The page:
Resume vs. Curriculum Vitae

Resume vs curriculum Vitae

A resume is a one- to two-page document summarizing your career objectives, professional experiences and achievements, and educational background. The heading of the resume should contain your name, address and contact information. The body of the resume should be broken into the following sections: career objective, profile/summary, professional experience, achievements, scholastics, and references. Your career objective should be brief, up to two sentences; it should give your potential employers an idea of how you wish to move forward in your professional life. A concise profile or a summary should discuss who you are and how your skills and experience best apply to the job you are interested in. The summary, as well as other parts of your resume, should not contain personal information that discloses ethnicity, sexual orientation, marital status, age, living situations, or any other personal information that is not directly related to your career.

Personal profile/summary should only contain a few well-written sentences that convey what you can bring to the table in terms of the specific job. Use this section to attract the employer’s attention, but don’t go overboard in trying to be creative – stay professional. Your experience listing should include information on one to five jobs you’ve held, starting with your current or last job, and listing previous positions in chronological order. Your education should include college, graduate and post-graduate work, as well as any courses or professional certifications that are relevant to your career development. Achievements, volunteer positions, publications and interests should only be listed if they apply to your professional work experience References should be listed if requested; best practices suggest not to list generic statements about references being available upon request as this is understood.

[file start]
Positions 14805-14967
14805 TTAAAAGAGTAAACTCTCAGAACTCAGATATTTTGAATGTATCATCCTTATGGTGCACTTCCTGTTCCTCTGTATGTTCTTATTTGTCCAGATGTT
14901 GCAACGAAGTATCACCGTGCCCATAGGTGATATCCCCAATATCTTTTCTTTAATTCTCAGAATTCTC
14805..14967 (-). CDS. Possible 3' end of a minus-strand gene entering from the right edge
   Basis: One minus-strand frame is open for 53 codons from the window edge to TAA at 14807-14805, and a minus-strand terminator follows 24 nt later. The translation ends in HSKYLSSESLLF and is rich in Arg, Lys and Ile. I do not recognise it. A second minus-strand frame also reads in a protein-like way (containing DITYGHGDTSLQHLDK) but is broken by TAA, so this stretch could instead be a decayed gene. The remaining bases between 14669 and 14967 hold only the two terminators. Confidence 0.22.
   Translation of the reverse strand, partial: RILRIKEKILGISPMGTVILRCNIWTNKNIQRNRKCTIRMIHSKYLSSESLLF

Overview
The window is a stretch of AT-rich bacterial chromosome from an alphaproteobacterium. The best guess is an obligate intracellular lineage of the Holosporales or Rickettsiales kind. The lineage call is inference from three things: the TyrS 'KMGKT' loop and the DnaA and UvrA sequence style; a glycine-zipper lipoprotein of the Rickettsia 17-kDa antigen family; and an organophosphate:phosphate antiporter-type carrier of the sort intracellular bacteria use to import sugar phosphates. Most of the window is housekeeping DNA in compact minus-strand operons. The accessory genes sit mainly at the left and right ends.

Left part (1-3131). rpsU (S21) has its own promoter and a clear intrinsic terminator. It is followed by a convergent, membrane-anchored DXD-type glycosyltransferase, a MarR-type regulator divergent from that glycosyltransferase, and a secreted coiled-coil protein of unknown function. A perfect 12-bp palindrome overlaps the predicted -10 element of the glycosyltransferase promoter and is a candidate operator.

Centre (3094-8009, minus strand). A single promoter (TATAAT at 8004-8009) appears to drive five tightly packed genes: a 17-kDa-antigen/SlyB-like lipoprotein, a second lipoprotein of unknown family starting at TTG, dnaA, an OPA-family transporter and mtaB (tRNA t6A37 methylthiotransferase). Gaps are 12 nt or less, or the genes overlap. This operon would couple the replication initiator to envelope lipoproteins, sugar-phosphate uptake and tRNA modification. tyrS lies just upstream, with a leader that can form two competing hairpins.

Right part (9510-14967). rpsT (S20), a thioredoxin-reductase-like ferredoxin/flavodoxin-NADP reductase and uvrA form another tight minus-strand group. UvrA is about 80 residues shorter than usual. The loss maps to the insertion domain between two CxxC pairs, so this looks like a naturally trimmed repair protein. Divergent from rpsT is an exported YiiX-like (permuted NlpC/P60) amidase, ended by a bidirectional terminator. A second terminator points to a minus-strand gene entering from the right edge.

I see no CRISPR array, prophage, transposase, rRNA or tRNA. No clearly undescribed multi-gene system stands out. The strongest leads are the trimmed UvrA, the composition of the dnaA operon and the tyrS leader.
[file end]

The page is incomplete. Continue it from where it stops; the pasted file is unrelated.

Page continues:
Curricula vitae or CV is a collection of documents that describe your education and professional history, focusing on your achievements and showcasing higher level of detail than a resume. People most typically using CV as form of application are seeking positions in education, entrance into graduate and post-graduate programs, or research, and they are required to discuss their professional philosophies. While resumes are often limited to one or two pages, CV is a compilation of documents, has no length limit and extends over at least several pages (most frequently four or five pages, but can be more based on experience and achievements). A CV contains similar information as your resume, but places higher emphasis on education and scholastic accomplishments. Unlike your resume, a CV would contain information on scholarships you may have received, texts or research you have completed and published, grants you received, community and volunteer work, teaching philosophy, etc. You will begin by listing your career objective, in summary form, to showcase your commitment to your goals and actions you are willing to take to achieve them.

If you are applying for a teaching position, give a brief outline of your reaching philosophy. Immediately following your goals, list your achievements, highlighting your education first. Here, you can mention your thesis project or dissertation, courses that support your career objective, publications and research (in progress or completed), certifications, studies abroad, languages, etc. Your experience should be included next, focusing on the work history that supports your career objective. This should conclude your CV.
If you are unsure which form of application to use, do the appropriate research and create a resume or CV that best fits the format commonly accepted in your industry.

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